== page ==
It would make sense then  to choose someone like minded. Marriage  and raising children is difficult enough without the added arguments and stand-offs that can occur when two people have  drastically differing  views.

    Can it work? Yes, absolutely.  And the degree  to which someone  aligns themselves politically matters too. But  like  speaks to like and that’s what is happening here. Normal human behavior, IMO.  

  7. 8

    I’m very liberal and all my friends are pretty liberal too. I find the conservative viewpoint insufferable, and would find it hard to be around someone much more conservative. I do follow politics and am not interested in arguing with my partner about their views, or having to avoid talking politics for fear of starting a fight. It appears that couples like James Carville and Mary Matalin are the exception that proves the rule.

  8. 9

    “Then you meet the person, and it’s anything but middle of the road”

    That’s because there’s regional, class and subcultural norms. In the social circles I choose to dwell within (young, minority, middle class) my political beliefs are common, and well within the median. In the region I live in, however, they’re fringe.  In turn,  when it comes to the entirety of the  country, the predominant political slant of my *region* is considered comically  fringe. So, it’s all relative. People are going to gravitate towards social groups where  their beliefs are considered  normal so they can  be able to define  themselves that way.

    I think political beliefs are  a big  part of the reason that young women are notably  disinterested in dating men of a certain age… there’s a gaping  chasm there that played out last election.

    4 But many, many  people see their political beliefs as a public  expression of their values and/or religion – that’s why it’s so contentious. It’s not exactly  like having a favorite sports team… although, like Steve, I enjoy that aspect of politics  in lieu of actual sporting events. There’s also the general truth that people tend to become more strongly entrenched in their political beliefs over time. If someone decides to take a strong right or left turn, it’s way less cute, especially if they percieve themselves as the appointed  leader and moral compass of the family.

    That being said, there’s a bit of a  dilemma. A good deal of liberal women desire men who  adhere more strictly to traditional gender roles  and have a serious  interest in  starting a family in a timely fashion. Conservative men are just  more likely to do those things in tandem, but they’re often rejected on the basis of the belief system that  lays the foundation for  these behavioral patterns.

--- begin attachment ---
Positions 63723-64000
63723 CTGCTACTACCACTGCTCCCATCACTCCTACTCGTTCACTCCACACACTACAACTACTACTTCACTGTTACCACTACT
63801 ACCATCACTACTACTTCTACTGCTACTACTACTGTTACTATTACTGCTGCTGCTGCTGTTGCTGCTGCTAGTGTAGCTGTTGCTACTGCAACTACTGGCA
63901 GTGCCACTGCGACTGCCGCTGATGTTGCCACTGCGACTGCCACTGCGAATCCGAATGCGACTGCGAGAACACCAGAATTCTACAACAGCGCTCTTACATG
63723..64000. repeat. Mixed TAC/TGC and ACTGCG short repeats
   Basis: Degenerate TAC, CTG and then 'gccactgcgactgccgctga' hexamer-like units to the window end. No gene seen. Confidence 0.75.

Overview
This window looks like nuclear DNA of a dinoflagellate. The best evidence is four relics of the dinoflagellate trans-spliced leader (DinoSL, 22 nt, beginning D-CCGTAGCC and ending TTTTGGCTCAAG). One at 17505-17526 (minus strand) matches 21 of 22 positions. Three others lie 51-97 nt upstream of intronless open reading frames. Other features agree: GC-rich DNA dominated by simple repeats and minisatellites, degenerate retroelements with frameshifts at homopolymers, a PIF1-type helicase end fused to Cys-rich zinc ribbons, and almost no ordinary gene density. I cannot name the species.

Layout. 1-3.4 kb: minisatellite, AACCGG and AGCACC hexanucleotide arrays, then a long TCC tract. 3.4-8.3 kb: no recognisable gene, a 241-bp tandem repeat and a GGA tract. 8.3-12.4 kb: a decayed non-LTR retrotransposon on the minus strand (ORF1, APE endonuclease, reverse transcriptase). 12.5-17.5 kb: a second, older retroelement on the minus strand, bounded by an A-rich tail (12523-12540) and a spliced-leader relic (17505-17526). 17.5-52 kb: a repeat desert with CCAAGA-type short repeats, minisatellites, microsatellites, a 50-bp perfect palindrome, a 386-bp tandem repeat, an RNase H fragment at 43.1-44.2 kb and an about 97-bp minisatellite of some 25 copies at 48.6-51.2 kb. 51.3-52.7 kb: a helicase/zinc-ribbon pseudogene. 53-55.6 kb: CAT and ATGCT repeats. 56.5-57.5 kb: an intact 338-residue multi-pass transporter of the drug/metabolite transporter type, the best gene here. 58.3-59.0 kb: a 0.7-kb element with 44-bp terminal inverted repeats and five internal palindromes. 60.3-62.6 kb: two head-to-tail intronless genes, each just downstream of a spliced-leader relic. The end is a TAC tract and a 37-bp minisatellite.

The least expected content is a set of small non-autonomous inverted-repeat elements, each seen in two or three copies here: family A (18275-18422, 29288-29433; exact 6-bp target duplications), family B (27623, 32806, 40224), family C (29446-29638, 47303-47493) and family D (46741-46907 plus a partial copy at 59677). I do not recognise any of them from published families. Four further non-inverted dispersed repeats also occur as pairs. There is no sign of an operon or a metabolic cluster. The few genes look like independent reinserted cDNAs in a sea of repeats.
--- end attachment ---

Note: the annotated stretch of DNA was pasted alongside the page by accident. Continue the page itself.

9. 10

    I was actually surprised with how the political affiliations in my marriage turned out.   When I was younger I thought I’d marry someone intensely interested in politics, and we’d have our own long-winded debates about the merits of this plan/candidate  versus the other.   And then I married someone who is fairly apolitical, quite disenchanted with the political system of our country in fact.  

    So there  isn’t much in the way of political debates in our household; our political views  don’t arise much in discussion.   And there are areas we diverge in our political opinions.   But it’s never affected our relationship.   When I found someone who was funny, caring, smart, dependable, and loved me to pieces, I didn’t  really give a darn  whether he voted for the same person as me in the last election.   Just my $0.02.

  10. 11

    I was politically conservative, then I became liberal, now I’m more conservative.

    I don’t think I could base a relationship on political views. I don’t change my mind because it suits my own purposes, but because the world changes, our needs change and political party choices would then therefore change.

    Perhaps I would be suited to some-one who is more flexible politically then?

  11. 12

    There’s a school of thought that says “Oh, how often will it come up, why do you care?”, and to that I can only say “Because.” sometimes,  which sounds sorta petty.  If I date someone, say,  gay  rights  probably  won’t  come up all that often. But when it does, we need to be in line, because I have a gay sibling with a child in a world where a good deal of people don’t think it’s even acceptable for children to know of the existence of  gays, let alone be raised by them.  For many couples, abortion won’t come up all that often, but  if there’s a pregnancy scare, a “difference of opinion” on the issue can utterly  decimate a relationship that was chugging along just fine from the perspective of all involved.  If your gender politics are consistent with your dating habits,  it can create issues from day one with someone who differs significantly. There are people out there  whose lives are consistently  grazed by political crossfire, and they may want to feel certain that the person they share a bed with has their back. People who aren’t in the trenches may not share these concerns.

  12. 14

    This does not surprise me.   This country is the most divided it has been since the Civil War.   We can’t agree to disagree.   Somehow we have to equate one’s political leanings with whether they are good or bad.

  13. 15